Resources Library

ePublication of Australian Fitness Network

This week: Red wine may be best booze for gut health • One workout boosts performance of ageing brain • Potential cause of statin-related muscle pain identified

Red wine may be best booze for gut health

New research suggests that drinking red wine in moderation improves the bacterial diversity in our guts and may protect our overall health.

Many scientific studies have looked into the alleged benefits of red wine consumption. From the popular notion that a little bit of red wine is good for the heart, to the less known theory that compounds in red wine may benefit depression or oral health, drinking red wine in moderation seems to have a lot of hidden therapeutic potential.

New research adds to the list of red wine’s possible health benefits. An observational study, whose first author is Caroline Le Roy from King’s College London in the United Kingdom, examined the gut health of red wine drinkers and compared it with that of people who drank other types of alcohol.

The researchers found a greater diversity of bacterial species in the guts of red wine drinkers compared with those who did not drink red wine. Greater bacterial diversity is a marker of gut health. Le Roy and colleagues published their findings in the journal Gastroenterology.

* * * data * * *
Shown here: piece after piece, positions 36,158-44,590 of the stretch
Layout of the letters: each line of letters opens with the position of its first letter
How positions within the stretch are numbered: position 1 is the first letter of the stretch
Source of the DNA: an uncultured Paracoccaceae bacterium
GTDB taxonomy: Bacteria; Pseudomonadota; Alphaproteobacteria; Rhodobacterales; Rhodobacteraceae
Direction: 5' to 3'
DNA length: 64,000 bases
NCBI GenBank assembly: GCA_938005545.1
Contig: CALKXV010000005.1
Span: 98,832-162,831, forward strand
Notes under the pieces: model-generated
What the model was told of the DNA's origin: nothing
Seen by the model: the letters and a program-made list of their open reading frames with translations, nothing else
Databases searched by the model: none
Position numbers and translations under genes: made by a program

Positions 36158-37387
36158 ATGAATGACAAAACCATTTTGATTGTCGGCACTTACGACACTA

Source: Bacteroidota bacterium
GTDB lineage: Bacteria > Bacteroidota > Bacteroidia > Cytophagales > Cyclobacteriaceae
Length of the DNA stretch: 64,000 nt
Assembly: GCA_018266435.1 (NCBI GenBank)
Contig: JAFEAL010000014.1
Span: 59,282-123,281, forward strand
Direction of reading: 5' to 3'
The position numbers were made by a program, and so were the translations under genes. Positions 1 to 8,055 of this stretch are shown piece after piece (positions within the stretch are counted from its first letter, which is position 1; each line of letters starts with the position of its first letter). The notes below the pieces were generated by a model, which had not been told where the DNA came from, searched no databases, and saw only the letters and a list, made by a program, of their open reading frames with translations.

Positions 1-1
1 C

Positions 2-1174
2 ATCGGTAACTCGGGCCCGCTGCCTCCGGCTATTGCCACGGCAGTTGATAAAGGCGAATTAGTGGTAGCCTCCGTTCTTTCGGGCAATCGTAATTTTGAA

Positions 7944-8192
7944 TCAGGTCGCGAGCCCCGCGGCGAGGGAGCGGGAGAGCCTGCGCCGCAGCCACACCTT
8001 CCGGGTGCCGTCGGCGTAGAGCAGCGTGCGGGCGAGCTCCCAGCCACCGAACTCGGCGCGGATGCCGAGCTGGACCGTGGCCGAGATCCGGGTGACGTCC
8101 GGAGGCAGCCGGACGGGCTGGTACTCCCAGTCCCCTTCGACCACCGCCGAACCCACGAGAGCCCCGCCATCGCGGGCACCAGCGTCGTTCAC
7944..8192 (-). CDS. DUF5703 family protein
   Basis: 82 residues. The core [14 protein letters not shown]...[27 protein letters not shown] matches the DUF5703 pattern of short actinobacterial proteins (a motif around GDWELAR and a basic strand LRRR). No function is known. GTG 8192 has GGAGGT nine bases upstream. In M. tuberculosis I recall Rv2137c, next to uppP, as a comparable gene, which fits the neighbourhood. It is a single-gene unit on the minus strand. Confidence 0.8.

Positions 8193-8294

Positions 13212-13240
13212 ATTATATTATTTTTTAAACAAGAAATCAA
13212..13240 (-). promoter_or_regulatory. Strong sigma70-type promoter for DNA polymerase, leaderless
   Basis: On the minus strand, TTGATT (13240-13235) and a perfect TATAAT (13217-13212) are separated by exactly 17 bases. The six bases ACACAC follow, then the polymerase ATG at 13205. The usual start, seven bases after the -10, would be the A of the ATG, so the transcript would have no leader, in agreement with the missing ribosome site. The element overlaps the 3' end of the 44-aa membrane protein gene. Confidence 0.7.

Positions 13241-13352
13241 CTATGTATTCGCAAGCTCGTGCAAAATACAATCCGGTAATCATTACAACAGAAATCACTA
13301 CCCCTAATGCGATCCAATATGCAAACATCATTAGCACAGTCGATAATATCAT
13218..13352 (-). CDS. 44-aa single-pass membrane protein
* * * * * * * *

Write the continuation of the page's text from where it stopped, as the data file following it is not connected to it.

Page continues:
The scientists examined data from 916 female twins and compared the effects of beer, cider, red wine, white wine, and spirits on the participants’ gut microbiotas and overall health. The team accounted for potential confounders, such as age, weight, diet, and socioeconomic status. After considering all of these factors, the researchers still saw an association between bacterial diversity and red wine consumption.

Red wine drinkers had a higher number of different bacteria in their guts, lower rates of obesity, and lower levels of cholesterol than non-red wine drinkers. The researchers confirmed these findings over three different cohorts based in the UK, the Netherlands, and the US.

‘While we have long known of the unexplained benefits of red wine on heart health’ said Le Roy, ‘this study shows that moderate red wine consumption is associated with greater diversity and a healthier gut microbiota that partly explains its long debated beneficial effects on health.’

Professor Tim Spector, from King’s College London, also commented on the significance of the findings, suggesting that polyphenols could be responsible for red wine’s benefits.